On Friday, July 9, 2021, the Centers for Disease Control and Prevention (“CDC”) released new guidelines for students in kindergarten through twelfth grade. The CDC updated its guidelines to “provide safe and supportive learning environments for students.” It recognized that outbreaks of COVID-19 have occurred in schools; however, it indicated that multiple studies show that when schools implement multiple prevention strategies on campus, the transmission rates are lower than or similar to community transmission levels. Because the CDC recognized the import of in-person schooling for students, it updated its guidelines to achieve that goal and emphasized the import of vaccinations for those eligible.

The updated guidelines encouraged schools to mandate masks for all non-vaccinated children. Regardless of vaccination status, the CDC recommended that all students maintain at least three feet of physical distance from one another while in the classroom and at least six feet for unvaccinated individuals. The CDC emphasized the need for localities to monitor community transmission and vaccination, and for schools to layer its recommended prevention strategies since children under twelve years old are not yet vaccine eligible.

Mask use is recommended for individuals not fully vaccinated, including students, teachers, and staff. If outdoors, the CDC stated that masks generally do not need to be worn. Masks should be worn in accordance with CDC guidelines. The CDC also recommended teachers and staff who work with students with disabilities wear masks that have a clear panel to help interactions with “young students, students learning to read, or when interacting with people who rely on reading lips.”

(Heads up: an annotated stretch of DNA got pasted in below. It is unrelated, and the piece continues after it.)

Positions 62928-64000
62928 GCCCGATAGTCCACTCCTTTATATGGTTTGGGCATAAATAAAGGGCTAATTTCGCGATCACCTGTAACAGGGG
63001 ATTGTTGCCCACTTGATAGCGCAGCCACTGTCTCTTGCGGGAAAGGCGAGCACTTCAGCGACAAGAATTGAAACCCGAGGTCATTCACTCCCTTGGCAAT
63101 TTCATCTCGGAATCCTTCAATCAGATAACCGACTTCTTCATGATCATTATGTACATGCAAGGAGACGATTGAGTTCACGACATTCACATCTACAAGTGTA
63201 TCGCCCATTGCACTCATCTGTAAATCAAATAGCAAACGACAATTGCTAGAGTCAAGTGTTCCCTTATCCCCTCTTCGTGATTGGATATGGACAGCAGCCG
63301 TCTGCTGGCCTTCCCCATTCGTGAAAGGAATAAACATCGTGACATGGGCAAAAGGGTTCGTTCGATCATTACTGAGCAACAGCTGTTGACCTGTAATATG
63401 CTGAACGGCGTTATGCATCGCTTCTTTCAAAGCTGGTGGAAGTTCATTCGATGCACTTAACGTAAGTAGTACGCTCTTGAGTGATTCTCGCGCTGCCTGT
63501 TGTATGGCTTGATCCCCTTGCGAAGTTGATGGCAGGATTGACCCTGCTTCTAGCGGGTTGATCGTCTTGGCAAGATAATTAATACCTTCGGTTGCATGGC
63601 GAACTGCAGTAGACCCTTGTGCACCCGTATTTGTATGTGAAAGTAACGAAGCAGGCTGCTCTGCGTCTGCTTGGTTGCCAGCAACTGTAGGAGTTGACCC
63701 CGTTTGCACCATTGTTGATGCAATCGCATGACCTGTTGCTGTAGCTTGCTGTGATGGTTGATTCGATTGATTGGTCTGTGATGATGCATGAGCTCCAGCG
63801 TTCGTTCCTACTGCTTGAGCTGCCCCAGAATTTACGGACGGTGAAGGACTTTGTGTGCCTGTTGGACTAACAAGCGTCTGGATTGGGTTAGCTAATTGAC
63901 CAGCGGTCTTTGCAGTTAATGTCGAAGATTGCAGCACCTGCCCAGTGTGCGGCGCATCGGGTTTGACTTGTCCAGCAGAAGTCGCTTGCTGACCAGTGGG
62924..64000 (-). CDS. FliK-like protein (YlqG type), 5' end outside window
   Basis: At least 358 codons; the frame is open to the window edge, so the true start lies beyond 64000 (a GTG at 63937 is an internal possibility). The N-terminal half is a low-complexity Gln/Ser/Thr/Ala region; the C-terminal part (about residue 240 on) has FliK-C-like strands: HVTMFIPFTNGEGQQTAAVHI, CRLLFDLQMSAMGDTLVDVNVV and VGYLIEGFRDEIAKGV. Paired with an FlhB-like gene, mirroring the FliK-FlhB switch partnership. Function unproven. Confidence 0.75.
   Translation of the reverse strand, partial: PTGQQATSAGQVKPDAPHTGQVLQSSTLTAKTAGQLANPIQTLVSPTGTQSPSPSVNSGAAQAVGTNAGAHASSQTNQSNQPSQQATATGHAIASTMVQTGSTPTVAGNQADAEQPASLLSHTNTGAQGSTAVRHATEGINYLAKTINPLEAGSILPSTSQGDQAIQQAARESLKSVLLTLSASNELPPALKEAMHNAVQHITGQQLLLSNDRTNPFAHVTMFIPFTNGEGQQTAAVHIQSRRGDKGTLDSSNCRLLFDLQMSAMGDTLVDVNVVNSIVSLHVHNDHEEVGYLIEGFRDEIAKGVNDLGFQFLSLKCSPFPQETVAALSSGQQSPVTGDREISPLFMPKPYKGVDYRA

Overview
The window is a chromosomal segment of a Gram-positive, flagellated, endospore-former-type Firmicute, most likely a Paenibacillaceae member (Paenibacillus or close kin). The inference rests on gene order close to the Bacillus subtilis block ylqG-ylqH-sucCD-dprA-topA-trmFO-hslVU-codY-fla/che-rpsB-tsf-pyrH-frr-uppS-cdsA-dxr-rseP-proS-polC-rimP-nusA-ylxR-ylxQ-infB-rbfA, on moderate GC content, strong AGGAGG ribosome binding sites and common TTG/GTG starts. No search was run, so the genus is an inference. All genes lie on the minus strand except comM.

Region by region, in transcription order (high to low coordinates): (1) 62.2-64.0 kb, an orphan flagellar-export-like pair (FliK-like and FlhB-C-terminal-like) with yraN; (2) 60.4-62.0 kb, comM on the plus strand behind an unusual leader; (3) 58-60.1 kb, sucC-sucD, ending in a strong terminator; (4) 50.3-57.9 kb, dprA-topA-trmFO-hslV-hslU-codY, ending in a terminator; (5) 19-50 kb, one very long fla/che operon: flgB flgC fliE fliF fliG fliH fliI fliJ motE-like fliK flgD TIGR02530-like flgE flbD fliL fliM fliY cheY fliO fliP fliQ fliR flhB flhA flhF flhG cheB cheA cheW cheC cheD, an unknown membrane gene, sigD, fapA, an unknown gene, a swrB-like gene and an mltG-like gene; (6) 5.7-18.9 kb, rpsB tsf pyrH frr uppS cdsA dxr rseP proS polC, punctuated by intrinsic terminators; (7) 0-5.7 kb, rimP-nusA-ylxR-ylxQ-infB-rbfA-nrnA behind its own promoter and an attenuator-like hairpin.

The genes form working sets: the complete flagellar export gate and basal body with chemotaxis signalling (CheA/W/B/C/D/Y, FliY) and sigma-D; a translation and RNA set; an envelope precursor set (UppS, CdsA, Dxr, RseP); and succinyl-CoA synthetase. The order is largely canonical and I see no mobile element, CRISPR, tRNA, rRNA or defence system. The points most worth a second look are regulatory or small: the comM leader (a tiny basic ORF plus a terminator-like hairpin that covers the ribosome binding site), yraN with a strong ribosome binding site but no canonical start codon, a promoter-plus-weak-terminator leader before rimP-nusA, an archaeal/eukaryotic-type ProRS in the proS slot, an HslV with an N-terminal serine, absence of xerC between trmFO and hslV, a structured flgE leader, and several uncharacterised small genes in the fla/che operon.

Schools should consider improving ventilation to “reduce the number of virus particles in the air.” Schools can achieve this by “opening multiple doors and windows, using child-safe fans to increase the effectiveness of open windows, and making changes to the HVAC or air filtration systems.” Likewise, schools should continue working with local and state health departments to facilitate contact tracing in combination with isolation and quarantine.

These updated guidelines were announced in the wake of the continued widespread emergence of SARS-CoV-2 B.1.617.2: the Delta variant of COVID-19. According to the CDC, this strand is highly transmissible in certain circumstances and “has a potentially higher rate of transmission than other [COVID] variants.” Since its emergence in late 2020, the Delta variant has been detected in approximately 60 countries. The CDC is currently tracking and publicizing data related to COVID variants, which can be found here.